Shops selling traditional wedding furniture and traditional Japanese furniture can be found here, along with a table specialist store that's been around for over 140 years and several antique shops. There's plenty to see here! There are also many trendy cafes where you can stop by to rest your tired feet. That's a pretty nice way to spend your time too!
Where Retro Buildings and Sophisticated Shops Congregate (Sanjo Street)
Sanjo Street is popular for being a shopping street. The stretch between the Kawaramachi Street and Karasuma Street intersections is full of shops that stock sophisticated fashion-related goods and cafes, giving the area a unique atmosphere. It's not as crowded as Shijo Street (Kyoto's main shopping street), so you can leisurely walk around.
Additionally, it houses the Kyoto Museum and many other buildings that have retro Western-style facades. This is a characteristic of the area. Its wonderous and pretty buildings make for a great place if you want to take photos!
Where You Can Taste Kyoto (Nishikikoji Street)
Nishikikoji Street is a narrow street, but it's a famous sightseeing spot, as Nishiki Market (Nishiki Shijo) is located here.
Nishiki Market is located in the stretch between Takakura Street (Takakura-dori), and it is also known as "Kyoto's Kitchen". It's only about 3m wide, but features over 100 shops selling fruits and vegetables, fish, dried goods, side dishes and more! You'll be able to get Kyoto delicacies like Yuba (beancurd skin) and Kyo Tsukemono (Kyoto pickled vegetables) here while enjoying various other foods as you walk.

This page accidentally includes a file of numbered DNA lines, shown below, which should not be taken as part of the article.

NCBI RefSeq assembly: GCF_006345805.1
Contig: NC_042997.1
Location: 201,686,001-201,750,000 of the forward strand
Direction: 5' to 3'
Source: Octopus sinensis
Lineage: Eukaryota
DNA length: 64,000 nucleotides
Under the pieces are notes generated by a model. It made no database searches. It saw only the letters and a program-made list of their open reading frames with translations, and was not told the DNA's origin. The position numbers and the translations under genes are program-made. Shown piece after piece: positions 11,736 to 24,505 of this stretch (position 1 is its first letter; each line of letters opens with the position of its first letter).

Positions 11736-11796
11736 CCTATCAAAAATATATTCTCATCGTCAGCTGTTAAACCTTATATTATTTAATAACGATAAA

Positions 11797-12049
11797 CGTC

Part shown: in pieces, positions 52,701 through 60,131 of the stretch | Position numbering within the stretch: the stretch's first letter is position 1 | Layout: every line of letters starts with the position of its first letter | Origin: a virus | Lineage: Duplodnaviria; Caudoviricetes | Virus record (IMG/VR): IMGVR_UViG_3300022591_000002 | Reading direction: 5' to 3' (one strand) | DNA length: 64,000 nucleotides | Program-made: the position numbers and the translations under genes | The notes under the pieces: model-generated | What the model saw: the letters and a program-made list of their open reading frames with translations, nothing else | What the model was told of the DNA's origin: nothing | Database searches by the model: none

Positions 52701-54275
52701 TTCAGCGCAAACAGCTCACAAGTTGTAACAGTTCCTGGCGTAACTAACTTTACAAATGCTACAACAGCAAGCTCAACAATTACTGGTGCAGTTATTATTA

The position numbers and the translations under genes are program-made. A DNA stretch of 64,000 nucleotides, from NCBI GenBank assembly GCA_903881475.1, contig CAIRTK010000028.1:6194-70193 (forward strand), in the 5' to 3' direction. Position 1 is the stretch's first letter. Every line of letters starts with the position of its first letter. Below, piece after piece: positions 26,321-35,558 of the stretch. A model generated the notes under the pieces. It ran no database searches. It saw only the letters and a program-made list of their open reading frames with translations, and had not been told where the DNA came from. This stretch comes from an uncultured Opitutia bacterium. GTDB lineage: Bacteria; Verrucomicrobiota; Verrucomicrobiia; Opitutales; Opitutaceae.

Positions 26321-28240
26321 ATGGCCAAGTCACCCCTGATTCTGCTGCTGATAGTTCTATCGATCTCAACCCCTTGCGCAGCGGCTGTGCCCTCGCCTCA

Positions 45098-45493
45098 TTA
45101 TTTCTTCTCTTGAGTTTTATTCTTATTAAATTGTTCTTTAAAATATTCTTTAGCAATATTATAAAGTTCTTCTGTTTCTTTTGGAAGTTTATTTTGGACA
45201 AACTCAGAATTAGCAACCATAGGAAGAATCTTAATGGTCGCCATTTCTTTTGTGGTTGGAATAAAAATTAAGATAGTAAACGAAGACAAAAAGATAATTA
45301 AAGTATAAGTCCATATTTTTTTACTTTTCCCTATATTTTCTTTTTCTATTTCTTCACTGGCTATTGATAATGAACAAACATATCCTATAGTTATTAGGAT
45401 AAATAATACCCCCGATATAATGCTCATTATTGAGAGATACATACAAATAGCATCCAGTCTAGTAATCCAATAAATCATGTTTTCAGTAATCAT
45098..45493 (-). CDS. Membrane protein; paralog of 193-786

Plenty of Shopping and Sightseeing (Shijo Street)
Shijo Street is the main street that runs through the heart of Kyoto's city center. As one of the main shopping areas in Kyoto, it's particularly lively and packed with shops between Karasuma Street and Kawaramachi Street. Kawaramachi Street is another a major shopping street with comparatively newer shops, but Shijo Street is where many well-established department stores are concentrated.
Additionally, Yasaka Jinja Shrine is located at the east end of the street, while Matsunoo Taisha Shrine is located on the western end. Sightseeing spots like Minamiza and Gion are also found along the street. The area can be accessed via numerous train stations on the Hankyu Railway, Keihan Electric Railway and subway, making it very easily accessible.
Japanese-style Shops Line the Street (Bukkoji Street)
Unlike Shijo Street that's just two streets north of it, Bukkoji Street is much less crowded and has a serene atmosphere.
Between Karasuma Street and Teramachi Street sits Bukkoji Temple, which gave the street its name. Besides the temple, you'll find Kyomachiya (traditional Kyoto townhouses) that have been converted into restaurants and cafes here. Take a break at the cafes here after shopping at Shijo Street!
If you can remember the streets, you'll feel more familiar with Kyoto! Remember to take note of the streets when you visit Kyoto!
The information in this article is accurate at the time of publication.